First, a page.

Elizabeth Switaj and Prezi Poems
With poet Elizabeth Switaj’s post below, the Potomac Review Blog begins a new series on the infinitely varied ways poets perceive and present their work. Each month, a poet will share a sample of her (or his) work in a particular form, electronic or traditional. And each month, we hope that you’ll contribute your reactions, observations and questions to the discussion. – J. Howard, Potomac Review Poetry Editor
Prezi gave me a way into visual poetry because it allows for a synthesis of the linear and the non-linear, as well as a traditional linguistic sense and a focus on the visuality of language elements. The overall view of a Prezi’s contents emphasizes the relationship of different elements of text and design to each other. Even if a poem were inputted into Prezi in a traditional lineated shape, this overall view would emphasize its shape. Zoomed-in views can emphasize the visual with the more traditional kind of linguistic sense in different balances; when discrete readable elements (words, phrases, sentences) appear isolated on the screen, sense becomes more important than sight. If shapes (whether uploaded images, freehand drawings, or preset shapes provided in the Prezi editor such as triangles and rectangles) appear with the words, the importance of the visual increases. If only parts of the words are zoomed in on, the importance of traditional sense can be erased entirely, replacing it not only with the visual but also with sound or etymological significance.
In any case, these zoomed-in views can be combined into a sequence or, as Prezi calls it, a pathway, and this feature allows for further syntheses to exist. The pathway is more than the creation of a linear option within a non-linear depiction of language. Words or fields of letters can be divided in ways that are not immediately obvious. Traditional units of sense can be placed in sequence with less traditional ones.
While creating one of my earliest Prezi poems, I made use of these various elements in an attempt to emphasize the relationships between words instead of the words themselves. Lines connect the different nouns on the outside of a circle; they act like verbs, in this way, but they do so without carrying the content. Their intersections become the foci of most of the zoomed-in views, leaving the actual words peripheral. If the poems are to be read in any particular order, that is left to the reader to determine. That they do connect, rather than how they connect, becomes the only universal aspect of readings—and this distinction is made highly visible.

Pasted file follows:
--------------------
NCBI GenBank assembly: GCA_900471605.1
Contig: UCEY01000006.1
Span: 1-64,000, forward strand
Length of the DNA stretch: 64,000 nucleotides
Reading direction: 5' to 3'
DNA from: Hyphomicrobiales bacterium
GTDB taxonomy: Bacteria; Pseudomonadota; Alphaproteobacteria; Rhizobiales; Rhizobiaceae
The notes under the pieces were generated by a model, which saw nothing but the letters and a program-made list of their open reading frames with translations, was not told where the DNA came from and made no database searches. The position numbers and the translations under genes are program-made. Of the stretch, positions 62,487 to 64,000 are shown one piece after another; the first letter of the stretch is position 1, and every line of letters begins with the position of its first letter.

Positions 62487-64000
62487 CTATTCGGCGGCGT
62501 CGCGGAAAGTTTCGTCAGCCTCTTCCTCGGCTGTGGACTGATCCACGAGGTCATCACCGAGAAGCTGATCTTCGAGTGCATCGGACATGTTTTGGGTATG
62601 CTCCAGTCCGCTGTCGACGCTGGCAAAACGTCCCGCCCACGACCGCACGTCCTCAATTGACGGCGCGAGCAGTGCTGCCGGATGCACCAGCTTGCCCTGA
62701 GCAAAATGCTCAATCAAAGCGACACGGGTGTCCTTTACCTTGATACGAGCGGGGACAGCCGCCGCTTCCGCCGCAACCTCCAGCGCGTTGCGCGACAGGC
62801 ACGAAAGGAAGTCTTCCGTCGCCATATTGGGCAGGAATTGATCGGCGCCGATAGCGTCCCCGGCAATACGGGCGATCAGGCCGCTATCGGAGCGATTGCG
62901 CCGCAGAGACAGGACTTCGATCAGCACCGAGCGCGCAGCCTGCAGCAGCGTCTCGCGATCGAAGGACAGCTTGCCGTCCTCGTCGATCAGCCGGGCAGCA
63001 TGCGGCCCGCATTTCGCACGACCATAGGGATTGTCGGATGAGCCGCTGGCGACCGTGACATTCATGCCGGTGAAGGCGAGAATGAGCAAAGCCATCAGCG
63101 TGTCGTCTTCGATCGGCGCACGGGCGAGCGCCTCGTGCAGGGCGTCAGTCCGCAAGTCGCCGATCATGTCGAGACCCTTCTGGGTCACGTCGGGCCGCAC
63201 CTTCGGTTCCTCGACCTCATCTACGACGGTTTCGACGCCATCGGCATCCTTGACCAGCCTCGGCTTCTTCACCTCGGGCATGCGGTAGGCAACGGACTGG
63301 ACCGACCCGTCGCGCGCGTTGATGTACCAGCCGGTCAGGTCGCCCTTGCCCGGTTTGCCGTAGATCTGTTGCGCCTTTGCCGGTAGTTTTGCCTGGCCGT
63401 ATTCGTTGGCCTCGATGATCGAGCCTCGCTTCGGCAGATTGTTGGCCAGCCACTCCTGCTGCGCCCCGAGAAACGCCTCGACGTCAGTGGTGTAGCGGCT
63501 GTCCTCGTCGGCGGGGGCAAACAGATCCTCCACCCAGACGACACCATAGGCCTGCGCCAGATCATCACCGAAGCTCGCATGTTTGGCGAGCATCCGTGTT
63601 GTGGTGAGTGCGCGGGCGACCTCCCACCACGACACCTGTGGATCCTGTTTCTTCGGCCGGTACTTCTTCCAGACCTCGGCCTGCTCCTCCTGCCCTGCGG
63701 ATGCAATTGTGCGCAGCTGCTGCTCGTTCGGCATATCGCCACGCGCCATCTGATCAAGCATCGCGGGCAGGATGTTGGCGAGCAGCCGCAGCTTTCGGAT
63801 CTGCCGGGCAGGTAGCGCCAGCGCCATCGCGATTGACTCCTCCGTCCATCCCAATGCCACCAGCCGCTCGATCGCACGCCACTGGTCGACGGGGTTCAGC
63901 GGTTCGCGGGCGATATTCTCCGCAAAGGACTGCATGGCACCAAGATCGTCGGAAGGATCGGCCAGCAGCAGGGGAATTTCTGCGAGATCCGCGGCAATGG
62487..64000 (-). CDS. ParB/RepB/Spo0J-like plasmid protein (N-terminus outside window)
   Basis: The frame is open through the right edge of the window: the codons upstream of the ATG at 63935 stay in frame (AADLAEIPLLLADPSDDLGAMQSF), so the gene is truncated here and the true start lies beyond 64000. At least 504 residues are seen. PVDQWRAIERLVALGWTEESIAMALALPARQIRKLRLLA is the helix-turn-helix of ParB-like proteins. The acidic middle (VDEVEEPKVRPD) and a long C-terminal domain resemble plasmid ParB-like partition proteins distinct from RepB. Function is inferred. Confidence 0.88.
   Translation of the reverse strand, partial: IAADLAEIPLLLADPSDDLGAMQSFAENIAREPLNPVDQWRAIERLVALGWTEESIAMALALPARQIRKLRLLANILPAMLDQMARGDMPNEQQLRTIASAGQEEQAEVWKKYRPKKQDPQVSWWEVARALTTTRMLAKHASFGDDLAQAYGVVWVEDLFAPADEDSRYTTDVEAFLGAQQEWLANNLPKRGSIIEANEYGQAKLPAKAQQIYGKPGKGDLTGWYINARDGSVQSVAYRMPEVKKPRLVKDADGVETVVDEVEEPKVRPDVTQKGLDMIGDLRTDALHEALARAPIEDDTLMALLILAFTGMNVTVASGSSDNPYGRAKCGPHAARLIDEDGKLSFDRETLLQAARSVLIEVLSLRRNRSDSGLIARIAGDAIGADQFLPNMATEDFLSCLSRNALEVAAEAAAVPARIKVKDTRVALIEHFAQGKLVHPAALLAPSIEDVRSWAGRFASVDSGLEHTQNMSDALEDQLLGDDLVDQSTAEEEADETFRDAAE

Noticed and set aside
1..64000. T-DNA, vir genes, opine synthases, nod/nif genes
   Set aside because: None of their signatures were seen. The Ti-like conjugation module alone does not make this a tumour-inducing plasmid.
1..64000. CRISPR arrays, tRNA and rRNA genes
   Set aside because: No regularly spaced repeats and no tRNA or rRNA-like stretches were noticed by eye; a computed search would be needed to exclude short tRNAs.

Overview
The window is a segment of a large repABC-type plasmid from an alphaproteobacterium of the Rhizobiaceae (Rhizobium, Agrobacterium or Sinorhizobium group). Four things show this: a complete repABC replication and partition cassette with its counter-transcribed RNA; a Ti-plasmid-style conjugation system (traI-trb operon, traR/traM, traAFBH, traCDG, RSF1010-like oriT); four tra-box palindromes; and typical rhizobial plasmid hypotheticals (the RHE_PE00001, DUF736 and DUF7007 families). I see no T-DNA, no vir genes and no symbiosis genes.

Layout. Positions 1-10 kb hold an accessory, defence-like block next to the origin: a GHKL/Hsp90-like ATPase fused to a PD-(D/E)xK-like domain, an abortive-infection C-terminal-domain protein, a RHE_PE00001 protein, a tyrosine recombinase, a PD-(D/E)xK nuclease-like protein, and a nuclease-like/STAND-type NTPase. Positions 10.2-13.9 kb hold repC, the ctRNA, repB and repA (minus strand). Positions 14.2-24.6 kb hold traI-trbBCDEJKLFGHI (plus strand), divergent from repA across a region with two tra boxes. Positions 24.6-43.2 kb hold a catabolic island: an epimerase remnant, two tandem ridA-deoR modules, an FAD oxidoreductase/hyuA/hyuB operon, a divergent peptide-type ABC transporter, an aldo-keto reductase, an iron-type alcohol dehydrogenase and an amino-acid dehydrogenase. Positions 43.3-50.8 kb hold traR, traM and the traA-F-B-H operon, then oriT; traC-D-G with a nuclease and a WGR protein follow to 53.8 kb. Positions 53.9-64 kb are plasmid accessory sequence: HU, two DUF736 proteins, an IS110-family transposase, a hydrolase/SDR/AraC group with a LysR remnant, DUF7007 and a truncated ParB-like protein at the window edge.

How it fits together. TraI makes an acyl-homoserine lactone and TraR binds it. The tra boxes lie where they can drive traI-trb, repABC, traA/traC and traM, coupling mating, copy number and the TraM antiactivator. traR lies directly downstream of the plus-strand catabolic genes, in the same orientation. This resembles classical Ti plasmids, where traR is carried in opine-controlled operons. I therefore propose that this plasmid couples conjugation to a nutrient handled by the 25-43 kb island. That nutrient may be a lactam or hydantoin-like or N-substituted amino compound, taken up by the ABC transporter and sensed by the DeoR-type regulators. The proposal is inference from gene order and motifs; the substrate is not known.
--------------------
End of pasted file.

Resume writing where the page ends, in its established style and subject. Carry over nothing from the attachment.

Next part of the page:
By contrast, the Prezi poem I made next contains only text. Content co-exists with spatial depictions of the relationships between the words and phrases. Some of the words are partial, starting with the letters in other words and so mixing colors, sizes, and even directions. Originally, I had intended to accompany this non-linear use of language with a pathway in which the zoomed-in views together formed traditional sentences, but because of how close the different words were packed, it became difficult to make these sentences clear; bits and pieces of other words were visible in most frames. Instead, I created a sequence of screens in which such meaning could be puzzled out. Language interferes with language, though sense can, perhaps with some difficulty, still be made.
With “Divination”, I began not with words but with images. The option to upload multiple 3-D backgrounds was still fairly new, and I wanted to explore using it in a Prezi poem, so I uploaded images of Tarot cards. The word “Divination” that opens the piece’s pathway was one step removed from Tarot; I then developed the poem through the use of “Di-” and further broke down other words to find additional pieces to add. The depiction of connections between words became primarily faux-etymological or sound-based rather than spatial, though with words inside and next to letters there remained some spatial elements. As terms echo and twist each other, the overall movement is from disintegrating sense to traditional sense to something that plays with both. The non-linear view is as partial as the linear view, just as the whole background, or all three backgrounds, can never be seen in the whole.
Prezi poems foreground their hybridity. They can be viewed in the whole, even if they are not entirely visible in the whole; the sequences through which their variously visible parts can be read may be set by the reader and by the author. There are limits because all software and all ways of writing have limits by necessity, but those limits drive the work towards the multiple and variable.
Elizabeth Kate Switaj, a prolific writer, poet, editor and photographer, is a recent graduate of Queen’s College in Belfast, Northern Ireland. Her book of poetry, Magdalene & the Mermaids, is available via spdbooks.org.